Essential care after an inpatient fall: summary of a safety report from the National Patient Safety AgencyBMJ 2011; 342 doi: https://doi.org/10.1136/bmj.d329 (Published 28 January 2011) Cite this as: BMJ 2011;342:d329
All rapid responses
Re: Essential care after an inpatient fall: summary of a safety report from the National Patient Safety Agency
As directed by the Rapid Response Report issued by the National Patient Safety agency in January 2011, NHS organisations with inpatient beds were asked to make system changes by July 2011 to reduce the risk of harm post inpatient falls .
In March 2011, we audited the quality of medical assessments done after a fall and the recording of neurological observations. Preventative measures identified and implemented prior to the fall as well as post fall managements including fall outcomes, access to urgent investigations and secondary prevention were also included. We used the Datix system to retrieve the last 24 fall incidents that took place in March 2011 in a district hospital in Greater London and referred to the corresponding patient notes for qualitative assessment. We presented our findings at the local Clinical Governance meeting. A post-fall protocol was formulated and introduced to the nursing staff as guidance for response to a fall. The protocol was uploaded on the hospital policy database in July 2011 and was included in the Induction for the new doctors starting in August 2011. We re-audited in 20 patients who had a fall in August 2011. The following comparative points were raised.
Pre-fall assessment: The demographics of the patient population who suffered a fall before and after the above recommendations were implemented were similar. In March amongst the 24 cases of inpatient falls, 19 falls were unwitnessed and 8 involved head injuries. In August, 20 cases were audited, amongst which 17 were unwitnessed and 5 involved head injuries. In both population samples 80% of cases were identified with gait, balance and muscle weakness and 70% cognitive and/or neurological impairment.
Peri- fall assessment. ; In March 2011, the median interval between fall and medical assessment was 90 minutes in comparison to 50 minutes in August 2011. However, in August 2011 a greater number of falls did not receive a medical review. In particular, 5 out of 20 cases were not reviewed for fall and 3 out of 20 cases were assessed by the Hospital at Night coordinator (HaN). None of the falls were assessed by HaN in March, and 4 cases did not receive medical review at all. 60-70% of falls took place during night and weekend shifts in both patient samples.
For patients who sustained a head injury in March 2011, 4 out of 8 cases had the minimum acceptable neurological observations and only 2 out of 8 cases had neurological observations recorded as directed by the NICE guidelines . By contrast, in August 2011, the content and frequency of neurological observations followed the NICE guidelines in all 5 cases of inpatient falls resulting in head injury.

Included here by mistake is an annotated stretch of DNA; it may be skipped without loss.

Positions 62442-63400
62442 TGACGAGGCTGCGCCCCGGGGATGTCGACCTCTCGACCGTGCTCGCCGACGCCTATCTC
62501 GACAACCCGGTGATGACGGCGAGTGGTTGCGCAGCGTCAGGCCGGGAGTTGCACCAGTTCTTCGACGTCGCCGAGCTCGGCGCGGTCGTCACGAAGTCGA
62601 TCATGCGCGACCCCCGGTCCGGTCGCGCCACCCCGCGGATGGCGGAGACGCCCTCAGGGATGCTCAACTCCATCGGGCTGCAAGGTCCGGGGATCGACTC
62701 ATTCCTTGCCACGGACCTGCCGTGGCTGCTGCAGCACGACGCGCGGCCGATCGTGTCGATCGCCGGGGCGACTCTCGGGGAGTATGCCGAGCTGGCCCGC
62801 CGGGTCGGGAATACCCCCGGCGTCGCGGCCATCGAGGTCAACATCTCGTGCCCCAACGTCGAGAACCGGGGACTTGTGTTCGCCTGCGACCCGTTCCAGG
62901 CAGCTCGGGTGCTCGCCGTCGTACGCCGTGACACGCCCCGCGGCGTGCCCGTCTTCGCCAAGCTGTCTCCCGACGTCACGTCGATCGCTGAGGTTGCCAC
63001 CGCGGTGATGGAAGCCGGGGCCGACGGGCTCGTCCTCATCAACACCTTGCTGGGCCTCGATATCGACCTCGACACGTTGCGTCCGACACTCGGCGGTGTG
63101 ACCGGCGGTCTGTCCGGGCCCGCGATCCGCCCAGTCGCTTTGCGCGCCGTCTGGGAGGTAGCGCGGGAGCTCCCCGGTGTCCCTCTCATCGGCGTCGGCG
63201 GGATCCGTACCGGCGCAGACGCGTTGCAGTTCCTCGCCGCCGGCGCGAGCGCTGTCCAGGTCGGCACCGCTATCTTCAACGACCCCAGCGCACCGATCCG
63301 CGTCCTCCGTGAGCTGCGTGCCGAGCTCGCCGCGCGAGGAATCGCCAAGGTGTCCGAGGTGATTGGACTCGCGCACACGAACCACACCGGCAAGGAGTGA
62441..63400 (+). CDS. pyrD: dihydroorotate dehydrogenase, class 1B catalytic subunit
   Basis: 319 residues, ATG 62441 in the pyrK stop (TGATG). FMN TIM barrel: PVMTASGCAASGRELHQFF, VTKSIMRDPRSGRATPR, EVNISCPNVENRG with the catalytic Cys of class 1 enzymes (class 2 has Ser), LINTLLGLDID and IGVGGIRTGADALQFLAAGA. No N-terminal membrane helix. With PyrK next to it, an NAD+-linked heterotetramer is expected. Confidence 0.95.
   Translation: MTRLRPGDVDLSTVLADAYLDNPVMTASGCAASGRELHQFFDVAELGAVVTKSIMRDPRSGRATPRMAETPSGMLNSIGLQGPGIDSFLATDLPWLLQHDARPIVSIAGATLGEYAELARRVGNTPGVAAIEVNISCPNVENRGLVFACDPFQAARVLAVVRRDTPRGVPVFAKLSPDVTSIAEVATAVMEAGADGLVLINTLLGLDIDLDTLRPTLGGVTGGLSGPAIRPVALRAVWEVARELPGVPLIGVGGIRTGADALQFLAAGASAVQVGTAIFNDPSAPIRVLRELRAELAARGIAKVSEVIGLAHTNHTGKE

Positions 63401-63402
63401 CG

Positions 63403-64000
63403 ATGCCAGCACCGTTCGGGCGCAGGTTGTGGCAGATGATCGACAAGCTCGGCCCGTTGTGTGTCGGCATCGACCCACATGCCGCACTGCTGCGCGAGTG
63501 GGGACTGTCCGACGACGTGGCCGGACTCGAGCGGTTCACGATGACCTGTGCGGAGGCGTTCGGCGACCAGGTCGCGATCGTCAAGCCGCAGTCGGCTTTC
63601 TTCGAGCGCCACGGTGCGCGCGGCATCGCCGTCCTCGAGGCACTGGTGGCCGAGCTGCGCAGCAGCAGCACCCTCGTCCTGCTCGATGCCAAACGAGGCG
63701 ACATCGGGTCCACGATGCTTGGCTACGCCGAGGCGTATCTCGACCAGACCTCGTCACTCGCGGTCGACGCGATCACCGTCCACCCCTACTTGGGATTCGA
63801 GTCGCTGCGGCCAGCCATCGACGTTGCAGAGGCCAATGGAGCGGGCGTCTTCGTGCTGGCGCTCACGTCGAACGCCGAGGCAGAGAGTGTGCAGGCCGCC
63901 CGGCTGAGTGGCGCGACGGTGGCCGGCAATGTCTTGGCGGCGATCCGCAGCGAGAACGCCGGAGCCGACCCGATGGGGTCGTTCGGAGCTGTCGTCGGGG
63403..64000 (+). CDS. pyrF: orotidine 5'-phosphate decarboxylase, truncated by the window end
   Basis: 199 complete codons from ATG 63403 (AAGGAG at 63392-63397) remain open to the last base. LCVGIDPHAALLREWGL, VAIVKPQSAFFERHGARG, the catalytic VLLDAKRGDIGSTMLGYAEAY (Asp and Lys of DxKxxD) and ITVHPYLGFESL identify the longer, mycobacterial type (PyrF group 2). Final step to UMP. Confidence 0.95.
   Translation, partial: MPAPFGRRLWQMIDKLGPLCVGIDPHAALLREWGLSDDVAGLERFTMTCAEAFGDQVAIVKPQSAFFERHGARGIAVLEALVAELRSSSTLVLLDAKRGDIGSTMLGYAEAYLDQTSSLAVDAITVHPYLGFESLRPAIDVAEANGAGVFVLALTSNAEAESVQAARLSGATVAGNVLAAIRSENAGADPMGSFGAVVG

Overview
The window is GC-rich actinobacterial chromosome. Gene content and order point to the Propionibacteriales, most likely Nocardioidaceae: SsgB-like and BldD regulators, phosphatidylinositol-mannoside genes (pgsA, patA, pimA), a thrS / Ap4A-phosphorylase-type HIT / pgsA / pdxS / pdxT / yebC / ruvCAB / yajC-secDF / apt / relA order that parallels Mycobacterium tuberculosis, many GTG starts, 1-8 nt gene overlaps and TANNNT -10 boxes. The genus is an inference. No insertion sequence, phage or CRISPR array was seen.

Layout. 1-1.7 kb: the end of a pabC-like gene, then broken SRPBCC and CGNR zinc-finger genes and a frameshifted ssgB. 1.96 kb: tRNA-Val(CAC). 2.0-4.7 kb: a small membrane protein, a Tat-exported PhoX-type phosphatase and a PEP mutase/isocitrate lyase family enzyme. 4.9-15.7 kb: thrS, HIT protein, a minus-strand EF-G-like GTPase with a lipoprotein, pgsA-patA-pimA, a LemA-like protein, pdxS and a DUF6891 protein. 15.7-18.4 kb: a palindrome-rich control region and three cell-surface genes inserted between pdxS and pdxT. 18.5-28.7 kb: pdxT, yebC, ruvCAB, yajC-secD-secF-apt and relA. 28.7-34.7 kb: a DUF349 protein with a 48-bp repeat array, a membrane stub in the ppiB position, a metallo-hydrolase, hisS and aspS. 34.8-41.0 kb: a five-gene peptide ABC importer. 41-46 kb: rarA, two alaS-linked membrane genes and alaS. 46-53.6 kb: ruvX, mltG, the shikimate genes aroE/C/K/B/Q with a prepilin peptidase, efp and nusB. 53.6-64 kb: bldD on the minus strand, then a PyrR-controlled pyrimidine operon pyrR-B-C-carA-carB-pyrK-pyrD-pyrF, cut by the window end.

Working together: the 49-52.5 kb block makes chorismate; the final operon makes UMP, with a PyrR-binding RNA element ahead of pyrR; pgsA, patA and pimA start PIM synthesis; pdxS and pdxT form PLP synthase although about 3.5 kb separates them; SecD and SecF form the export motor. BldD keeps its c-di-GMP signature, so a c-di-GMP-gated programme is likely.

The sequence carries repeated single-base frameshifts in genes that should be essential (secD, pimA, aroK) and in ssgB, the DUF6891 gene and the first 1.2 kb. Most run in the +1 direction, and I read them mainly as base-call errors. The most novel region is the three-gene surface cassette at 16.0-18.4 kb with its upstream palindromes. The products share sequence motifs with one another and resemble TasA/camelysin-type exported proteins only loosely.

Imaging and outcomes; In the patient sample from March 2011 there were 3 CT head requests; one CT head was requested within 30 minutes the other 2 CT head scans requested 2 days post fall. No acute haemorrhage was reported in any of these investigations. A left wrist radiograph performed 3 days post fall, revealed Left Colle’s fracture.
In August 2011, there was a single CT head request, placed and performed within 30 minutes of the event. It revealed a left sided intraparenchymal bleed. Pubic rami fractures, right hip and left patellar fracture were other positive findings of imaging requested for different patients within 1 day post fall. It might be worth mentioning here that in August 2011, as a result of medical review of a fall, the assessing doctors identified medical emergencies precipitating the event such as Acute Coronary syndrome and Type 2 Respiratory failure.
STF (Slips, Trips and Falls) plan was reassessed in 4 out of 24 cases in March, and 11 out of 20 cases in August.
These results suggest that after the implementation of system changes, although not all patients who had a fall were reviewed by a doctor, the quality of medical reviews that did take place were at a higher standard. Effective SBAR between doctors and nurses enabled identification of potential triggers leading to the fall. Nursing staff and doctors demonstrated awareness and adherence to the NICE and NSPA guidelines in terms of neurological observations and imaging requests as well as secondary prevention. Effective communication and contribution of qualified healthcare workers such as HAN in assessing falls ‘out of hours’, might facilitate identification and prioritisation of cases that require prompt action.
1. National Patient Safety Agency. Essential care after an inpatient fall. NPSA/2011/RRR001. NPSA, 2010. www.nrls.npsa.nhs.uk/alerts/?entryid45=94033.
2. National Institute for Health and Clinical Excellence 2007 Clinical Guideline 56: Head injury, triage, assessment, investigation and early management of head injury in infants, children and adults.
Competing interests: No competing interests